What to Expect: Iowa

  • 03/01/2013 9:01 am in

030113euIndiana returns to Assembly Hall on Saturday night to host Iowa in the first of its final two home games. The Hoosiers are coming off a 77-73 loss on Tuesday at Minnesota and the Hawkeyes are coming off a 58-48 home win over Purdue on Wednesday. Indiana won the first meeting between the two teams, 69-65, on Dec. 31 at Carver-Hawkeye Arena.

The game will be broadcast on BTN at 7:30 p.m. with Kevin Kugler, Jim Jackson and Stephanie White on the call:

Indiana and Iowa will both have plenty to play for when the two teams get together on Branch McCracken Court on Saturday night. The Hoosiers are looking to not only solidify a No. 1 seed for the NCAA Tournament, but also move a step closer to a regular season championship. The Hawkeyes, meanwhile, find themselves with 18 wins but on the wrong side of the tournament bubble and without a signature win on which to hang their hat.

Iowa is one of the league’s worst road teams with a 2-6 record in conference play. The two wins came over Penn State and Northwestern. Indiana is 6-1 at home in the Big Ten and over the past two seasons, the Hoosiers have compiled a 14-2 record in conference games at Assembly Hall.


Iowa comes into Saturday with a fairly significant injury in its backcourt as freshman Mike Gesell, the team’s third leading scorer, will be unavailable for a second straight game with a right foot injury. That means Roy Devyn Marble, the team’s point guard last season, will shift back into that role in Gesell’s absence and sophomore Josh Oglesby will likely receive his second consecutive start.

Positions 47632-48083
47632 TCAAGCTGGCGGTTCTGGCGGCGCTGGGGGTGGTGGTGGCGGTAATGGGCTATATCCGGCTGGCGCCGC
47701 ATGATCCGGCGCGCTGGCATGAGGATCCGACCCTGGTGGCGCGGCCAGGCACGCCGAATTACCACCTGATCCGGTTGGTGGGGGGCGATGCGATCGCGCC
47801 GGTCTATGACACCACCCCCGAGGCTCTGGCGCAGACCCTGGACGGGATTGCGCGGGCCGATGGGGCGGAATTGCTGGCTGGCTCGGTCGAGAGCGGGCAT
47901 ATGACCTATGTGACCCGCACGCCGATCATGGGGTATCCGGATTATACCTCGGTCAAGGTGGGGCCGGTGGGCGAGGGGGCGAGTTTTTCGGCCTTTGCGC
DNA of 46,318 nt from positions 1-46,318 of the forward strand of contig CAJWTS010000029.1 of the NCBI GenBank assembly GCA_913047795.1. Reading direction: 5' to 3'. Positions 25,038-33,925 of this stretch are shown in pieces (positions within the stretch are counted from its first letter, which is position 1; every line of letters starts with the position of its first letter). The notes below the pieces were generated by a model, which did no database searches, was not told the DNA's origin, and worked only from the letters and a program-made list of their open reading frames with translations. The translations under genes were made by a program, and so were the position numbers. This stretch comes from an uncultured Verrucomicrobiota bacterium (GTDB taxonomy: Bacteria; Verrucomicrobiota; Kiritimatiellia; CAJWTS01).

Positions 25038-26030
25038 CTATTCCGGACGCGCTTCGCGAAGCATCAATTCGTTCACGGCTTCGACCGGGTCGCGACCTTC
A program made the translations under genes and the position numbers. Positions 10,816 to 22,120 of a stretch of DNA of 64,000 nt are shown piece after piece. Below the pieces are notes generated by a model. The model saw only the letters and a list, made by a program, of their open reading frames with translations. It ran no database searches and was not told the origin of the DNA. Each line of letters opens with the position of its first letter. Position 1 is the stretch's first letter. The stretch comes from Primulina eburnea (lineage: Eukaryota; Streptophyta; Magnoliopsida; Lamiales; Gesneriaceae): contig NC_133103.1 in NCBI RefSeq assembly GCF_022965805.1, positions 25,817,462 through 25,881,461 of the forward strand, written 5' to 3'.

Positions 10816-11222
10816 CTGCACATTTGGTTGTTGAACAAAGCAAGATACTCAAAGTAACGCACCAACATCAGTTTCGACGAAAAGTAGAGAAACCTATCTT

Marble, the team’s leading scorer at 14.0 points per game, will now have the difficult task of not only trying to facilitate for teammates, but also carry a significant piece of the scoring load. He’s using 24.5 percent of Iowa’s possessions, but is average from an efficiency standpoint with an effective field goal percentage of 46.3. Marble is at his best offensively when he doesn’t settle for jump shots and instead attacks the rim and either finishes, dishes off (assist rate of 20.5) or gets to the foul line.

While Oglesby will likely draw the start, he’ll likely split the minutes vacated by Gesell with freshman point guard Anthony Clemmons and senior Eric May. Oglesby, who was expected to be the team’s best shooter, has been woeful from the perimeter this season. His 126 attempts from distance are a team-high and his percentage, 26.6, is the second-worst on the team. Clemmons, who has started 13 of the team’s 28 games, is second in the Big Ten with an assist rate of 37.2, but offers little else offensively. May, who finishes well at the rim, is shooting close to 51 percent on twos.